If I can ask my own questions, I will explore the world and discover my voice Event as iCalendar

19 October 2017

4:30 - 5:30pm

Host: ECE Seminar Series

Maria Birbili
Maria Birbili

About the seminar

Teachers’ questions in the classroom have been the focus of many studies around the world. We now know that their quality influences not only children’s learning but also children’s disposition towards learning. With the emergence of socio-cultural approaches to learning our interest in classroom questioning expanded to include children’s own questions. Understanding learning as a social process opened up new ways of thinking about language and drew our attention to the importance of connecting the curriculum to children’s wonderings about the world. However, research evidence suggests that the frequency and the quality of children’s questions drop as soon as they begin in an early childhood setting. Why do children ask fewer questions in what the literature describes as “seeming ideal conditions for questioning”, an environment which is full of stimulation and other inquisitive children? In this presentation, I will discuss how we can keep young children’s curiosity alive and help them reflect on their observations, investigations and understandings until they discover new questions. I will use examples from research in the Greek context to also discuss the idea that posing questions is not a culturally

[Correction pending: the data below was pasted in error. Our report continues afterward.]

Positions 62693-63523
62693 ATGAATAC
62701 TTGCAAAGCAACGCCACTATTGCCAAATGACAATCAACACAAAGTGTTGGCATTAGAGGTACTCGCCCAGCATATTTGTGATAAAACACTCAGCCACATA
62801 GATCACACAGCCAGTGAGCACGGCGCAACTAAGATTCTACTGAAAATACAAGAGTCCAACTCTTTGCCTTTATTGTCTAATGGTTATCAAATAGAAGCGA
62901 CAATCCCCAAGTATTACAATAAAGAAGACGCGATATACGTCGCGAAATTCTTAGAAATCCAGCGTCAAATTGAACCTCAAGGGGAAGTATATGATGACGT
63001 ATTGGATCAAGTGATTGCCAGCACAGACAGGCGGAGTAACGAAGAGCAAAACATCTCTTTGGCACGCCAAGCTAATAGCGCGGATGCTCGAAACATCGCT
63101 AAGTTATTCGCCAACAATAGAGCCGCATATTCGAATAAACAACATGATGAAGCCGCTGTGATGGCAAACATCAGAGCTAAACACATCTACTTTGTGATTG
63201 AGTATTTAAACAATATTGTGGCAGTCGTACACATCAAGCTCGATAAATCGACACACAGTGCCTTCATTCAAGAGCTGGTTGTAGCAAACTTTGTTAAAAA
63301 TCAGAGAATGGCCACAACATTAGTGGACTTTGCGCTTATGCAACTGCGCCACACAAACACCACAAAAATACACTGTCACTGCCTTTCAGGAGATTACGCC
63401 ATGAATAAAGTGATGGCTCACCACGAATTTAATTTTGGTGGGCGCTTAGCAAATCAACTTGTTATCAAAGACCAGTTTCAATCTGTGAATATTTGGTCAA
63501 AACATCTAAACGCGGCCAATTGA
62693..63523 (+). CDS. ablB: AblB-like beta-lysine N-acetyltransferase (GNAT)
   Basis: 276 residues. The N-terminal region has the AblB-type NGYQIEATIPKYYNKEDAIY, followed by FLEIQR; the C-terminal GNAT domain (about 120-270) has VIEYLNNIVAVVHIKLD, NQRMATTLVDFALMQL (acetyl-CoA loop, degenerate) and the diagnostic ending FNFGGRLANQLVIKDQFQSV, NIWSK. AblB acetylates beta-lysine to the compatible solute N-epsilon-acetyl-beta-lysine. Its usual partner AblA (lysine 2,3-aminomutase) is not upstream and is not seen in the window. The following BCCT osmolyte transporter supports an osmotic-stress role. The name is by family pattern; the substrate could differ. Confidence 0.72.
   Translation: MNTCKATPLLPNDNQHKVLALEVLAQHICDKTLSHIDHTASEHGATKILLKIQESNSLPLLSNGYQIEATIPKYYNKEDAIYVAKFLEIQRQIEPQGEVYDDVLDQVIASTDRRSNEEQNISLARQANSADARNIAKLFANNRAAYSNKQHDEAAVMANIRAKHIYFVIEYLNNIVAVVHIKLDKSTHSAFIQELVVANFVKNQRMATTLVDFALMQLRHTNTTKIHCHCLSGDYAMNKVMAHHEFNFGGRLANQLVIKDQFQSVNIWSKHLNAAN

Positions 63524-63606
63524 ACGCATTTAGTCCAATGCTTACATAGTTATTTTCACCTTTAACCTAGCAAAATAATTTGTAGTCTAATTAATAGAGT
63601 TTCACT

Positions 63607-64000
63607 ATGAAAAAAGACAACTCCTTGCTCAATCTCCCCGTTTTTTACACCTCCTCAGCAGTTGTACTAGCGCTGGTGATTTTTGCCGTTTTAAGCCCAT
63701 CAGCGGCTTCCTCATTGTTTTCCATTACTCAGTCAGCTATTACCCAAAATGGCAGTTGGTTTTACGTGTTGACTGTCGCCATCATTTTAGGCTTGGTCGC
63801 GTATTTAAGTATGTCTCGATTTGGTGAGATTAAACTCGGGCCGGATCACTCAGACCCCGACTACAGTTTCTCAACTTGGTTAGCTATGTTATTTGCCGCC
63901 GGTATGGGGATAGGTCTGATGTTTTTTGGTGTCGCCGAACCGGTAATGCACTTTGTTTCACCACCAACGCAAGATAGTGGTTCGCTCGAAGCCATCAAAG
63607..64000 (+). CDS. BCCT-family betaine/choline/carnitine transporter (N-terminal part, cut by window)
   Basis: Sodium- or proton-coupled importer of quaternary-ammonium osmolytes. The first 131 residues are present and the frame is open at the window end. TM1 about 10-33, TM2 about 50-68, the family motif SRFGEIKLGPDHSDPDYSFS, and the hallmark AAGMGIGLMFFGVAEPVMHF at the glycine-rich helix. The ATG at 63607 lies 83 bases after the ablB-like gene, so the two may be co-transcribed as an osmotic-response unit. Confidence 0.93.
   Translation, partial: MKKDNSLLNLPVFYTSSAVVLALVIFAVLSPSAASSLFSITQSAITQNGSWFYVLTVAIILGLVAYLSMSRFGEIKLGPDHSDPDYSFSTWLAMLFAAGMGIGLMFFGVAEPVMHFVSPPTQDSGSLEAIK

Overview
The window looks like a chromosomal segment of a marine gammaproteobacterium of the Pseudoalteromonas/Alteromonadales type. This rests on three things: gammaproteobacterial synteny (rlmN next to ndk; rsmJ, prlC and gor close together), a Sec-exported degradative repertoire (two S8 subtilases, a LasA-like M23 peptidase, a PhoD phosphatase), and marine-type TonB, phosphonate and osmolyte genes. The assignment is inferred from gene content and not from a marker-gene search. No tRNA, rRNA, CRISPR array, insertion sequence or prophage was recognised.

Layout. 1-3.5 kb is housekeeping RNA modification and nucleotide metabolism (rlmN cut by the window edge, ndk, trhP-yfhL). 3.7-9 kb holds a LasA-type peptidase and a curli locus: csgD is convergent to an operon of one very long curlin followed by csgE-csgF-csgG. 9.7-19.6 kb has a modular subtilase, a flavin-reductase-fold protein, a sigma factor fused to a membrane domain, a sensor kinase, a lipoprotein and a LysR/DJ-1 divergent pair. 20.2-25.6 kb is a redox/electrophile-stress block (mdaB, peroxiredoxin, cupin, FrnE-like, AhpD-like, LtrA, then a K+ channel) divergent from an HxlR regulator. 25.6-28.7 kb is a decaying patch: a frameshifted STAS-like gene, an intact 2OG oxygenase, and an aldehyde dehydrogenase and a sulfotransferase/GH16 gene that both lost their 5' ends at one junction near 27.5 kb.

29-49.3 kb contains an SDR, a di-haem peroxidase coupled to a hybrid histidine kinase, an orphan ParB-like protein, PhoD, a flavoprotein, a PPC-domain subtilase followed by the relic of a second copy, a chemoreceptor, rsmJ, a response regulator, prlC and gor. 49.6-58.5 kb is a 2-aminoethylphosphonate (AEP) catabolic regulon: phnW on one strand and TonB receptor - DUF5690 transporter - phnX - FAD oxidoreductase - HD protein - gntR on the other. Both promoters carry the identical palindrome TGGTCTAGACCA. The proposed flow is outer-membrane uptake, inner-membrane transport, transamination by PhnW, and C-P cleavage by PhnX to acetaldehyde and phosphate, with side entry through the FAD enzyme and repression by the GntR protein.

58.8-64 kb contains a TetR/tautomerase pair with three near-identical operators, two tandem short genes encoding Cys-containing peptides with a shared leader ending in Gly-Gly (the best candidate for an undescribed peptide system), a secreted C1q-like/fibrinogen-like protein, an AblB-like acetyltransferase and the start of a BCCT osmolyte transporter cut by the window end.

neutral activity.

About the presenter

Maria Birbili began her professional journey as an early childhood educator in Greece. Her graduate studies in the USA and England led her to a career in academia, and she is now teaching as an Assistant Professor in the School of Early Childhood Education, at Aristotle University of Thessaloniki, Greece. She has extensive experience in teacher professional learning focusing on the role of questioning, concept-based teaching, and formative assessment in early childhood education. She is the author of a book on the importance and the role of questions in early childhood education, and has published articles related to her interests in both research and practitioner oriented journals. Her current research focuses on children’s interests and how they are incorporated into the curriculum and classroom learning experiences.